The New Yorker published a list of the seven most important findings in medical research for 2015 and cited the research of Kathryn Hall et al among them. Read the list here.
Read the article from May, 2015 HERE.
Read this ‘Perspective’ piece by Ted Kaptchuk and Frank Miller.
At a recent conference in Geneva, a group of researchers got together and decided to form an organization with the purpose of bringing together scholars interested in the placebo effect and related phenomena. Thus PiPS’ cousin, SIPS, was born. To learn more and become a member, visit SIPS’ website.
The RWJF-funded Placebo Seminar Series continued on February 11, 2014 with an address by Tanya Luhrmann, Watkins University Professor in the Stanford Anthropology Department. Discussants were: Arthur Kleinman (Anthropology, Psychiatry), Anne Harrington (History of Science), and Ted Kaptchuk (Medicine). View the lecture and discussion in full here.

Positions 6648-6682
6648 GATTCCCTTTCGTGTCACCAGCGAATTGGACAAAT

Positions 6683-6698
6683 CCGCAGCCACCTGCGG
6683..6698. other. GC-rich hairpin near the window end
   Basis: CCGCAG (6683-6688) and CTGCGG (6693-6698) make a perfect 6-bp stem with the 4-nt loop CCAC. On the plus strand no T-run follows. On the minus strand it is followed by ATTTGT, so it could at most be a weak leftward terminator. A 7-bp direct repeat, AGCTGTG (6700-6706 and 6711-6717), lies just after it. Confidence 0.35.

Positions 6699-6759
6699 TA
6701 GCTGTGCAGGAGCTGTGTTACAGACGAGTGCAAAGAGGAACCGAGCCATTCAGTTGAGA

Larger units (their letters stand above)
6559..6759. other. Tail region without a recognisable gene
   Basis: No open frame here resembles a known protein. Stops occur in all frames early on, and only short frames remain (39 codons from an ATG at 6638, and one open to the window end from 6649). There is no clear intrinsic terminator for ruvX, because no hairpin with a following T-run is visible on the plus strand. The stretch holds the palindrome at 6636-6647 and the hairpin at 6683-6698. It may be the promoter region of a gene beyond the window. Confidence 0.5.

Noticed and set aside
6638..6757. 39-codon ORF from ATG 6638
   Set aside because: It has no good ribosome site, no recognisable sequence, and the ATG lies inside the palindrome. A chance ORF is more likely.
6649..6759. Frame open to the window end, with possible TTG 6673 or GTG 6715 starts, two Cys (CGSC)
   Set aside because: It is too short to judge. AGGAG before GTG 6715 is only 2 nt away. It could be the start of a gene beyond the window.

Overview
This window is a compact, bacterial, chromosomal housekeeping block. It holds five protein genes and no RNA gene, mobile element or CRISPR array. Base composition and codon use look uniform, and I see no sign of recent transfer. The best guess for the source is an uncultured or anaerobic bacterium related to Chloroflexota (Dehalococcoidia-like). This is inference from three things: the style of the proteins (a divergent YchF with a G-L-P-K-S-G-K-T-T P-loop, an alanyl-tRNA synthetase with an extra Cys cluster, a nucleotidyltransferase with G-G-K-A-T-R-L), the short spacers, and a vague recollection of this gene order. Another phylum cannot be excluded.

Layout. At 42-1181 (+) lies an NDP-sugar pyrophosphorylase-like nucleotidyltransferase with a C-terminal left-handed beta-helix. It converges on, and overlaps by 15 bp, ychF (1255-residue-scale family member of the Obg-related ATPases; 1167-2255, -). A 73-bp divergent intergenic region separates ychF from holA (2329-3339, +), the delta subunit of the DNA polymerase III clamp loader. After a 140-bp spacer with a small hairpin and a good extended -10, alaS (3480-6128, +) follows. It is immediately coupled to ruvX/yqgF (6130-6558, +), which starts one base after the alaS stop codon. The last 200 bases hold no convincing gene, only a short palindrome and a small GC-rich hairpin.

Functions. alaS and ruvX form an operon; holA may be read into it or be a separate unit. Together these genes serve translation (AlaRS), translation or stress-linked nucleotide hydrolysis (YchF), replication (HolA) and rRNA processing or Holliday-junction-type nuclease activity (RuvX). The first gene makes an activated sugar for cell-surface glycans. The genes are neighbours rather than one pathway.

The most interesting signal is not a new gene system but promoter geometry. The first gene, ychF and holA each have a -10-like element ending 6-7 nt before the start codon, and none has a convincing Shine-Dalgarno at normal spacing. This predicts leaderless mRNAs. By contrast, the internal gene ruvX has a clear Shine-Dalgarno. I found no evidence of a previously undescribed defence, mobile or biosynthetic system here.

If you were not able to attend or tune in to our December 9th forum on placebo effects in the clinic, we’re happy to announce you can watch it now.
You can also join the conversation online by following the Twitter hashtag #placebotalks.
• Michael J. Barry, MD, President, Informed Medical Decisions Foundation
• Josephine P. Briggs, MD, Director, NCCAM, National Institutes of Health
• Joann G. Elmore, MD, MPH, Professor of Medicine, University of Washington
• Russell S. Phillips, MD, Director, HMS Center for Primary Care
• Harold C. Sox, MD, Associate Director, Dartmouth Institute for Health Policy & Clinical Practice
“The placebo effect is people getting better without any active ingredients.” Harvard Medical School’s Ted Kaptchuk, a Robert Wood Johnson Foundation grantee, cuts across clinical specialties through robust research and specialized technologies, to understand and institutionalize one of the most exciting, and controversial ideas in modern medicine.
Watch the video here.
Four renowned experts in the field of placebo studies convened at Harvard to share their findings with the medical community. View the talks and download bios, slides and other documents:
The experiment involved taking scans of physicians’ brains while they were delivering treatment. The findings support the idea that patient–physician interactions significantly contribute to placebo effects and clinical outcomes. Read the full article here.